A current donor is always your best prospect for your next gift.
That's why smart fundraisers are focused on donor retention.
There are a number of things you can do to improve your donor retention. For instance,
All together, it adds up to better donor stewardship.
WHAT'S STEWARDSHIP AND WHY DOES IT MATTER?
Stewardship is what happens after a donor makes a gift.
Stewardship is about relationship-building. And that includes how you communicate with each and every donor.
Do it right, and you'll create an army of more loyal donors.
Loyal donors will give you more money, stay with your organization longer, and be your best advocates.
HOW DO YOU CREATE A SUCCESSFUL STEWARDSHIP PROGRAM?
In he book Beyond Fundraising, Kay Sprinkel Grace offers 9 steps to implementing a stewardship program. Let's look at each of these separately.
- If you've never adopted a stewardship policy, start by creating one.
Your stewardship plan will be your guide for how you thank and recognize your donors throughout the year. For instance,
What kind of thank you letter will you send? Printed or handwritten? When?
Will you also call the donor to say thank you? If so, which donors will you call? Who will make those calls, and when?
What kinds of reports or updates will you send? A newsletter? An annual impact report? Will you use email, or print, or a combination? And when will you send them?
- Form a stewardship planning task force.
If #1 seems daunting, remember that neither stewardship nor stewardship planning is your job alone. Involve your board members, other volunteers, even donors to develop your stewardship plan.
Why involve your donors? Donors want to be heard. Plus, your donors can tell you what they really want (and what they don't).
Otherwise, staff and board give donors what they think donors want. Or worse, what staff and board want to give them. It's a common fallacy - what nonprofits say to donors versus what donors really want to hear.
So, bring multiple people - and perspectives - to the planning table.
- Establish four or five giving recognition levels.
Do this by dollar value of the gift. Print a list of all of your donor gifts, and look for the natural "clusters." For instance, you might have donors under $100, $100 to $249, $250 to $499, $500 to $999, and $1,000+.
You could also segment your donors by their giving behavior. For instance, you want to treat first-time donors differently from renewing donors. And high-dollar donors (your "major donors" would warrant more attention and recognition than your lower-level donors.
- Assign names to the giving levels.
It's your choice, whether this is for internal purposes or something you share externally.
Your "names" might be as simple as Under $100, $100 to $249, $250 to $499, $500 to $999, and $1,000+.
Or you might use generic names. Like Donors, Supporters, Patrons, and Benefactors.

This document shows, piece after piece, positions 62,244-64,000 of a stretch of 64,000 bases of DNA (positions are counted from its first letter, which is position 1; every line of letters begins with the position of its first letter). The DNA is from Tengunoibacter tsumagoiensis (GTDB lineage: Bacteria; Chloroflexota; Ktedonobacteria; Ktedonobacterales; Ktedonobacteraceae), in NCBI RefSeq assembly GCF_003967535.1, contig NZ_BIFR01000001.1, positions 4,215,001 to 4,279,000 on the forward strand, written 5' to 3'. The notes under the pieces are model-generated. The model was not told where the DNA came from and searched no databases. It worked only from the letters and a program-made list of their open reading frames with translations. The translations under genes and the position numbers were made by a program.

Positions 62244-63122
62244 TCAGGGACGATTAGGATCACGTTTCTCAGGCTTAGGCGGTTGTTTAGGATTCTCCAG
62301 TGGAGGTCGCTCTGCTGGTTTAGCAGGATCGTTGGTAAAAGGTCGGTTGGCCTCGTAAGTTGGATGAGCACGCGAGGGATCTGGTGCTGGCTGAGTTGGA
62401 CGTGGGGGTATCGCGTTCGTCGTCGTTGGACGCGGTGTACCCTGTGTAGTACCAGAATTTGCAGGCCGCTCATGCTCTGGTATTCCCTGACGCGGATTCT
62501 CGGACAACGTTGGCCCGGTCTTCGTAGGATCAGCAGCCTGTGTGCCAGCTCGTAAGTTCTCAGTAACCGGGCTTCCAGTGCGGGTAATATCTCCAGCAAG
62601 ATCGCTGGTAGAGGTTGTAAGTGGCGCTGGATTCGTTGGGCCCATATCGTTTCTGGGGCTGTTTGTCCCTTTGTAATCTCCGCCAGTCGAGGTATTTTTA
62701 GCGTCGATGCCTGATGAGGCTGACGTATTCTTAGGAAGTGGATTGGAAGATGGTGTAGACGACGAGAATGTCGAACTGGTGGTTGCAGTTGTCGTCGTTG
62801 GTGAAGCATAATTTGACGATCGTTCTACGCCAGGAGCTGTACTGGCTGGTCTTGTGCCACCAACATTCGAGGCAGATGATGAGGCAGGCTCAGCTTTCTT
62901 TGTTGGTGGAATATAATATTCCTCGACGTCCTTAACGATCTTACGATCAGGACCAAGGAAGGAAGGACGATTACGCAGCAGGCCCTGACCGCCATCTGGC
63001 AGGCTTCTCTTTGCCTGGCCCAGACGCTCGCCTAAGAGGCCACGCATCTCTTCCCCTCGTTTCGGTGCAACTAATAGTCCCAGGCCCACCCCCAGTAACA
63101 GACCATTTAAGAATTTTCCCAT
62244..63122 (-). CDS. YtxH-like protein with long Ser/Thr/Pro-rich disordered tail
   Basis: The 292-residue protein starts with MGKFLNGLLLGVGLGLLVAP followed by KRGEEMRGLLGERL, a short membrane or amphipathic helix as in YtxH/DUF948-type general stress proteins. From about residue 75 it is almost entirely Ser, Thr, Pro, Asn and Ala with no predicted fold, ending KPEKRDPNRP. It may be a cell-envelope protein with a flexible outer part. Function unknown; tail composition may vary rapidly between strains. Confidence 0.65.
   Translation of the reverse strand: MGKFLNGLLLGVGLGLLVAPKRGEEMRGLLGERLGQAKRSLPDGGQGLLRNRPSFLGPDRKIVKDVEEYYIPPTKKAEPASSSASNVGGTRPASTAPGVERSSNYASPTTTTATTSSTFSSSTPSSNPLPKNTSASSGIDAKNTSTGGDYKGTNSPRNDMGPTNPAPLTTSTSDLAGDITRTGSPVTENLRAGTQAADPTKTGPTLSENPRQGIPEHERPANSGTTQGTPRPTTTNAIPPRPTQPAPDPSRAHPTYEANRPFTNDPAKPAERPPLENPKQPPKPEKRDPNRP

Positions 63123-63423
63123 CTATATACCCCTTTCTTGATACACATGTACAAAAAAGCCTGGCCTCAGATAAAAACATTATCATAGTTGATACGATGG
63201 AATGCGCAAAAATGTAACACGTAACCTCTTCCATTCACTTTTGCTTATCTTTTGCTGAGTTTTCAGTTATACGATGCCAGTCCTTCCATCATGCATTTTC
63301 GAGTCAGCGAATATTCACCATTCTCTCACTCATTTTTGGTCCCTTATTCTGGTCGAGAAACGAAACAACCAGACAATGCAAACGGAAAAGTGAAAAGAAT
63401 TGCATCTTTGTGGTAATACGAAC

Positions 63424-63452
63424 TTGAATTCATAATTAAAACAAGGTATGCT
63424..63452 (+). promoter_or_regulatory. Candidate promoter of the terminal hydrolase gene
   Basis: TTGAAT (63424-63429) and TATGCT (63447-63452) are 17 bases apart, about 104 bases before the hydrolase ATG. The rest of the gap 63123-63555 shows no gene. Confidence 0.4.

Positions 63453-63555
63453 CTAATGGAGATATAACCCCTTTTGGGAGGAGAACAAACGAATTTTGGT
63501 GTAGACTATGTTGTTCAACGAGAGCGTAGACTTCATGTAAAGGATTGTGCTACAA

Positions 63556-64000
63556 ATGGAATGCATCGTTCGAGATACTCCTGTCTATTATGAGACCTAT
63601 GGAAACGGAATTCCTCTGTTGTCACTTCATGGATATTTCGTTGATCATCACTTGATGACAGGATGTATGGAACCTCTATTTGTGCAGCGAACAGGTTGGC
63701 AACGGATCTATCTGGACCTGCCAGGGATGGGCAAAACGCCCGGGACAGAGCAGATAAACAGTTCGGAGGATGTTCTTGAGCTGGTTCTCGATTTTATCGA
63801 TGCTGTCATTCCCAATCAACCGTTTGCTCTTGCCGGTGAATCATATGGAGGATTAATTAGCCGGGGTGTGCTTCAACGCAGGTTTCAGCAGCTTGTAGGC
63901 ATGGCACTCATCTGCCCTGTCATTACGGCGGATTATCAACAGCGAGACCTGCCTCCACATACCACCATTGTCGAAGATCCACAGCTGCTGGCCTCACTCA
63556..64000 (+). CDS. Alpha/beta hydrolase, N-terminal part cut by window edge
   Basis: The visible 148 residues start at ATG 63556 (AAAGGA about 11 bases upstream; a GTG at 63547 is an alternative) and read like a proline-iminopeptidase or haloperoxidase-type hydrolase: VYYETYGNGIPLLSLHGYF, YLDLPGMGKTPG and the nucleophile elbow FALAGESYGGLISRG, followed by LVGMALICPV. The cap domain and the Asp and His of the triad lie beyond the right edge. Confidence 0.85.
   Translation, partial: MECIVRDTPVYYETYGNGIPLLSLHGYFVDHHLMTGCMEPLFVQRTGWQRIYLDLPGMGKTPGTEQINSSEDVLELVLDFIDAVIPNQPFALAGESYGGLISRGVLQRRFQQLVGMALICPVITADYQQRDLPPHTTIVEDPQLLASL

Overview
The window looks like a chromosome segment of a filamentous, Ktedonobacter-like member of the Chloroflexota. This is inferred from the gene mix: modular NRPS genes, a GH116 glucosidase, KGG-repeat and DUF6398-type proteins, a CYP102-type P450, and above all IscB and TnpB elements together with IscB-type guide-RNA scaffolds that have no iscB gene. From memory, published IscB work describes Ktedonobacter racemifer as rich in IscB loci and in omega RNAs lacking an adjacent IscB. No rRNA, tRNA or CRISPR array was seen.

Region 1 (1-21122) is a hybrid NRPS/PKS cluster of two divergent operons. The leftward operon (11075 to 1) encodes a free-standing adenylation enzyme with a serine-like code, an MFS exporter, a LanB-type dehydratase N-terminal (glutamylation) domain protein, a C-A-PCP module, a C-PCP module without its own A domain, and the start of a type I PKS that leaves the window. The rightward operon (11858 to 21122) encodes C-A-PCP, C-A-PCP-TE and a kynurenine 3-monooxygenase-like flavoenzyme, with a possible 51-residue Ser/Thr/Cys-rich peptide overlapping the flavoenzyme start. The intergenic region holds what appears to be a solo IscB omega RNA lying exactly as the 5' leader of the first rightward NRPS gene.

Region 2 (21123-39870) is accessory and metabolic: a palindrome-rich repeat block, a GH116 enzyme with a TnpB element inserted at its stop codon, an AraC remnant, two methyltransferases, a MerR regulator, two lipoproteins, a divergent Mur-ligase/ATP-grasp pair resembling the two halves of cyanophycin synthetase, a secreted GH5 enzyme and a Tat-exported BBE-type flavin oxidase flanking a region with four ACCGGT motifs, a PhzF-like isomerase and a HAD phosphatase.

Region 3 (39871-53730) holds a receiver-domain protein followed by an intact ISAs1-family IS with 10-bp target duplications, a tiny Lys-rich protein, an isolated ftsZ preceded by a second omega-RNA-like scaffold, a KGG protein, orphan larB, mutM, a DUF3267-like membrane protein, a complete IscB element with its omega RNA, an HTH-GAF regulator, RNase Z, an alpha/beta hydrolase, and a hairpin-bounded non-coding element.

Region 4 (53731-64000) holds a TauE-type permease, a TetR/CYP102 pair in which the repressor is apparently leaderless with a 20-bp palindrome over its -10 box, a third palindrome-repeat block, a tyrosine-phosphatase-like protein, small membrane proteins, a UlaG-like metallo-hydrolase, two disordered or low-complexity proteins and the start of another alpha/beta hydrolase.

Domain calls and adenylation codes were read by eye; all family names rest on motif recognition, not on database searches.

Or you might have mission-focused names. Like the theater company that has Stage Hands, Fans, Front Row, and Producers.
- Determine the "benefits" for each level.
"Benefits" might be as simple as your donor newsletter, a phone call, or a handwritten note. (And yes, a well-written, donor-centered newsletter is a benefit!)
The benefits might also be more traditional. For instance, a theatre company might give donors discounts on performances. A higher dollar donor might receive a pair of complimentary tickets or a program ad.
- Present your plan to the development committee or board for approval.
- Promote your benefits, if applicable.
Certain benefits (like theater tickets or a program ad) may motivate some donors to increase their level of giving. If that's true for you, promote your benefits to encourage higher giving.
For instance, you can list the benefits on your website or in your newsletter. You could also share them in sponsorship packages, in grant requests, or during in-person visits.
- Monitor your program.
Track your gifts throughout the year. Look for the relationship between your improved stewardship and recognition practices and how many donors renew and upgrade their gifts.
- Review and adjust annually.
Make adjustments to your stewardship plan, based on donor feedback and your donor retention.
THE BOTTOM LINE
If you want to keep more of your donors, you need to do more for your donors.
A stewardship plan is a great way get started.
It will guide the "who, what, when, and how" of your donor recognition program.
And you already know the "why:" To keep more donors and raise more money.
Make a New (Fiscal) Year's Resolution to do just that.
Photo credit(s): Pixabay
Need help creating a stewardship plan? Or writing better thank you letters, donor newsletters, or impact reports? Laura Rhodes can help.
Send a message to start the conversation and learn how Laura can help you and your organization.
You may also be interested in upcoming training events.
About The Author
is a Certified Fund Raising Executive, fundraising consultant, speaker, and trainer. She's helped nonprofit organizations raise millions of dollars from foundations and individual donors. When she's not writing grants, appeal letters or case statements, she enjoys teaching staff and board members how to raise more money for the causes they love.